1. What Is a Wargame?

Artist's Rendition of the Roman Naval "Wargame"

During the height of the Roman Empire, "a mock sea battle drew 90,000 to the flooded Coliseum, protected by a canvas "roof" rigged by sailors of the fleet.  In one such spectacle, 3,000 men were killed or drowned."
--Roger Butterfield, Ancient Rome 37 (1964)

Defining the word "wargame" is the initial step in any discussion of wargames.  Depending on one's definition "wargaming" might extend from the spectacle that took place in the Coliseum to the abstract exercises of chess.  Even the most narrow definitions of wargames cover a broad range of activities which share little in common.  The formal training exercises of national militaries, the hobby board and miniature games popularized by H.G. Wells, and "first person shooter" games in the manner of Quake  or Rainbow Six must all fall under the common heading of wargames.  Assuming that all wargames share common properties, what common properties could exist in such various activities?

Wargames share three properties, which are present in various levels, depending on the game and genre of games in question.  The first two dimensions are derived from the word itself.  Wargames are games of war.  Therefore, they are not exactly war and they are a subset of the larger category of games. 

The War Aspect
Obviously, not all games are related to war.[1]  Wargames are a subcategory of games that simulate the activity of war and borrow war's vocabulary.  Chess might be characterized as a borderline wargame.  Chess borrows something from war, or at least war as it was practiced at one point in time.  A row of pawns form a slow-moving, ill-outfitted front line.  The queen (piece nomenclature has varied over time [2]) forms a commanding presence that can exert influence throughout the battlefield.  Knights, represented by their mounts, have special powers of mobility and seem to attack by out-flanking an enemy.  Yet, despite these similarities to warfare, chess is an incredibly formal and contrived model, perhaps as closely related to geometry and math as to battle.[3]  There is very little war in the game.  Political-military simulations and board games like Diplomacy are also somewhat borderline as wargames. Undoubtedly they involve military activities, but sometimes military issues are not a predominant focus of the games.

The Game Aspect
Not all war-related activities short of war can be described as wargames.  For example, although military maneuvers are often described as wargames, there is often very little game in the activity.  Gaming inevitably calls upon participants to compete against themselves or others in pursuit of some defined goal. Usually this forces players to think and act in new and creative ways, anticipating future events and devising strategies to handle them.  Simulations of war which do not provide such an opportunity for strategic thinking are not wargames.Chart of Three Aspects of Wargames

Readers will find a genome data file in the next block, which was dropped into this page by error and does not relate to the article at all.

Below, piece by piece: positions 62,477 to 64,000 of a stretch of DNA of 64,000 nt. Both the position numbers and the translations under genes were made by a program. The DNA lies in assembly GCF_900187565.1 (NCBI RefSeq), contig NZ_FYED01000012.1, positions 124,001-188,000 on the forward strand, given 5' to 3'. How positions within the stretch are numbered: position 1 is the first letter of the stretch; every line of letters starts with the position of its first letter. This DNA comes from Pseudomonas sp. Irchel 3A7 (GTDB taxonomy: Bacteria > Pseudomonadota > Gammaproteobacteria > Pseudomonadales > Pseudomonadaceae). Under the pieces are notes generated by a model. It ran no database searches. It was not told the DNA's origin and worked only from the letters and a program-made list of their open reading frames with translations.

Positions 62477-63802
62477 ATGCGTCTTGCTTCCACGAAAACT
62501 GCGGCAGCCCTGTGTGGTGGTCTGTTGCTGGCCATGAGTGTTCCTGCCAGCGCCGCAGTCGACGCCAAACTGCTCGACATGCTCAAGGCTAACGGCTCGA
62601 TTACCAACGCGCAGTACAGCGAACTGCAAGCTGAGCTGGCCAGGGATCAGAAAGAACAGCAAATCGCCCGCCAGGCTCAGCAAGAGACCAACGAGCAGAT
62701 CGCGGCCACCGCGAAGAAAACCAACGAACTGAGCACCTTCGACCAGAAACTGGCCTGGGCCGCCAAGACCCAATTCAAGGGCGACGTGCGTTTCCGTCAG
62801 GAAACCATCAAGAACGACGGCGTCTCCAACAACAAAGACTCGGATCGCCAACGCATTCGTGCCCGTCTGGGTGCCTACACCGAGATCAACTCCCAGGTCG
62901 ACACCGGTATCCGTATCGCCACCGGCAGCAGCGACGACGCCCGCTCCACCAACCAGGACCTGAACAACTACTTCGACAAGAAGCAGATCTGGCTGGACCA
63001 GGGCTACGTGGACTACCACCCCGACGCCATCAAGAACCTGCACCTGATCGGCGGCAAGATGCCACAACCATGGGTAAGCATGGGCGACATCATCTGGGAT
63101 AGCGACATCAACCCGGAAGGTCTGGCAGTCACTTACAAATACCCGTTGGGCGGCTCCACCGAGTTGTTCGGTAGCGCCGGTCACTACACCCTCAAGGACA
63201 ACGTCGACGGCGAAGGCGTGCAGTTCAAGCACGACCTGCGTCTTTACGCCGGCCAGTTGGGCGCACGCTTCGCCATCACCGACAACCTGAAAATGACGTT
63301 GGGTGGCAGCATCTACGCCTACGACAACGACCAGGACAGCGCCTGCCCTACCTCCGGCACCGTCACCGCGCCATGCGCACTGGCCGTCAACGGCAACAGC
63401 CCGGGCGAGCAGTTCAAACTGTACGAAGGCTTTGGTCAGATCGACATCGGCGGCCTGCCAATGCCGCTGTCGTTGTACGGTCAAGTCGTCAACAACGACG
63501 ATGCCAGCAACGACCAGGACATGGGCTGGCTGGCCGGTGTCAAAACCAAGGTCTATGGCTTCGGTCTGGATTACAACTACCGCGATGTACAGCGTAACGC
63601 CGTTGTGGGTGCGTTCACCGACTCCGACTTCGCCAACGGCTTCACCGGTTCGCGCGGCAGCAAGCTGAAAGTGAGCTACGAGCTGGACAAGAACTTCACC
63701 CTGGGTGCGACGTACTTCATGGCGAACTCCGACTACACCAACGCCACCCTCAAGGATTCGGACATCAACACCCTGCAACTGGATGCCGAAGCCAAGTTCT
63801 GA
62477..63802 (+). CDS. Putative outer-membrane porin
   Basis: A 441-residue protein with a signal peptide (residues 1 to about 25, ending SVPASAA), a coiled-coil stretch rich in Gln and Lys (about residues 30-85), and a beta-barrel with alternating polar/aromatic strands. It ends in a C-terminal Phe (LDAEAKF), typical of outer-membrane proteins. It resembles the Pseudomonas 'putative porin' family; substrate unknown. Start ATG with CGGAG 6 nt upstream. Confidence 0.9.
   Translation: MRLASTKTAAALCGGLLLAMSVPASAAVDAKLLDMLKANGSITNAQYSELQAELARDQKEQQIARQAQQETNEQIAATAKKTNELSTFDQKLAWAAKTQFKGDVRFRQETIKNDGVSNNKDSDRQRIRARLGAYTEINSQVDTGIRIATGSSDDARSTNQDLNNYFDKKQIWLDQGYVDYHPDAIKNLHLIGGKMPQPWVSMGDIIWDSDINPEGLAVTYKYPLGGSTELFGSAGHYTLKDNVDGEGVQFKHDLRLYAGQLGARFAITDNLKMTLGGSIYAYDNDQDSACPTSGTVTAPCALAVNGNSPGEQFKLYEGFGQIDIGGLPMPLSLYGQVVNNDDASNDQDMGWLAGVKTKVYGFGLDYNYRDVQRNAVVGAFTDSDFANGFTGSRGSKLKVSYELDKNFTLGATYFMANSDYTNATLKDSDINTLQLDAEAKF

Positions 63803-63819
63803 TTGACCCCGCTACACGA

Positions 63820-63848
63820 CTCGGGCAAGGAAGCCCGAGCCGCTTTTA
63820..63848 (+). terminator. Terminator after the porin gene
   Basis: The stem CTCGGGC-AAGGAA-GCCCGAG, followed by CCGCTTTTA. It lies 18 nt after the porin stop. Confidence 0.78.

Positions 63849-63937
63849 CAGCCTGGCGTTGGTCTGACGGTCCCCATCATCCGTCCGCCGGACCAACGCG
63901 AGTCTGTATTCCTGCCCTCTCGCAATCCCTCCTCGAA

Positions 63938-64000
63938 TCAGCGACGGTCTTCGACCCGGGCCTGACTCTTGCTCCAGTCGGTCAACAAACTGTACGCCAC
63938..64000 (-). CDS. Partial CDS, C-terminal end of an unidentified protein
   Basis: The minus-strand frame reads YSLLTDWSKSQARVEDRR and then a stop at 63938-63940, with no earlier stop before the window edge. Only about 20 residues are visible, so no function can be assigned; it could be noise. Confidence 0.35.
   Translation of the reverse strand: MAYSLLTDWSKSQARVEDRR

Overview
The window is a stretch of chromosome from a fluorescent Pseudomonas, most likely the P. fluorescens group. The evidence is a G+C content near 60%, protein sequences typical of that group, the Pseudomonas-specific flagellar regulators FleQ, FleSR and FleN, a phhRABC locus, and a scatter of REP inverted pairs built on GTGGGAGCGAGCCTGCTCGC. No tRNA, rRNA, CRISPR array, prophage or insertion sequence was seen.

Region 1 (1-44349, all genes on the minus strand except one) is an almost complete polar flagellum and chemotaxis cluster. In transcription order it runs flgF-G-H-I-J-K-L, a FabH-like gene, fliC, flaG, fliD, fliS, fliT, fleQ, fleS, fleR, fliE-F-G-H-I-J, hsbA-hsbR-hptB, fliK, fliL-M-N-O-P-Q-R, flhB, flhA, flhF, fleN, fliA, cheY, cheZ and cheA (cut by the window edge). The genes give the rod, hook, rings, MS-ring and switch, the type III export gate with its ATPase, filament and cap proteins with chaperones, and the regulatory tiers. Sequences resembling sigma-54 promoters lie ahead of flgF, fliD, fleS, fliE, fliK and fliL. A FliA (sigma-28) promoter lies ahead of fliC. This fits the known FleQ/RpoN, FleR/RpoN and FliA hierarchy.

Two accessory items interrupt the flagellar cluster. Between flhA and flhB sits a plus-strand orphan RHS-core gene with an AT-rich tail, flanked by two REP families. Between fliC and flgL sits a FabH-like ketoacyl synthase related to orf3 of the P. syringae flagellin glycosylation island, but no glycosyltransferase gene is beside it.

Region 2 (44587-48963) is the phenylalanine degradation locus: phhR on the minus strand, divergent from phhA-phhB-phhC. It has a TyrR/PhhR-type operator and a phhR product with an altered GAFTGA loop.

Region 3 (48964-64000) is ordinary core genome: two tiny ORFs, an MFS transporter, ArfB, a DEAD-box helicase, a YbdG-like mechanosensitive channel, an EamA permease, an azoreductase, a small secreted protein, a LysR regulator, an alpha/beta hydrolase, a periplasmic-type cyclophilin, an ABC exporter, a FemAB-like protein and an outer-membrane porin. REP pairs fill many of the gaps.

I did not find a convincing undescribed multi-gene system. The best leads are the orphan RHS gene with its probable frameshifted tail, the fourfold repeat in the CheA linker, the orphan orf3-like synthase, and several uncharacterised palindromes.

The Simulation Aspect
Good wargames often prepare and educate participants for the activity of war in some sense through exposing them to a simulation of some aspect of actual war.  Though the value (and existence) of this last dimension is subject to debate, the educational aspect of a wargame would seem to depend on the validity of the game's model.  Good games attempt  to simulate the conditions and realities of their subject matter.  If these attempts are successful, then playing wargames should (at least to some extent) help one prepare for and understand warfare, without the cost of actual deaths.  The better the accuracy of the simulation, the better the education that might be gained.  Indeed, the United States military (and other military bodies throughout history) have historically supported the value of wargames as a learning and training tool for this reason.

The exclusive promotion of any of these three influences will likely operate at cross purposes to the remaining two.  For instance, some computer wargames may excel as games, yet lack similarity to real war or educational value.  Likewise, if simulation corresponds to reality, educational value can be lost.  For example, the games of the Coliseum mimicked war to such an extent that at least 3,000 participants lost any chance at education.


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1(back). For an excellent online treatment of general game design issues, visit Chris Crawford, The Art of Computer Game Design.

2(back). Some people take a serious interest in determining the precise origin of chess.  See Ricardo Calvo, Some Facts to Think About (discussing the origins of chess generally and elephants in particular).

3(back). See Peter P. Perla, The Art of Wargaming 16 ("The stylized, almost cartoon-like representation of actual warfare that games like Chaturanga and chess employed were almost certainly never intended to be anything more than introductions to the basic principles of military thinking.").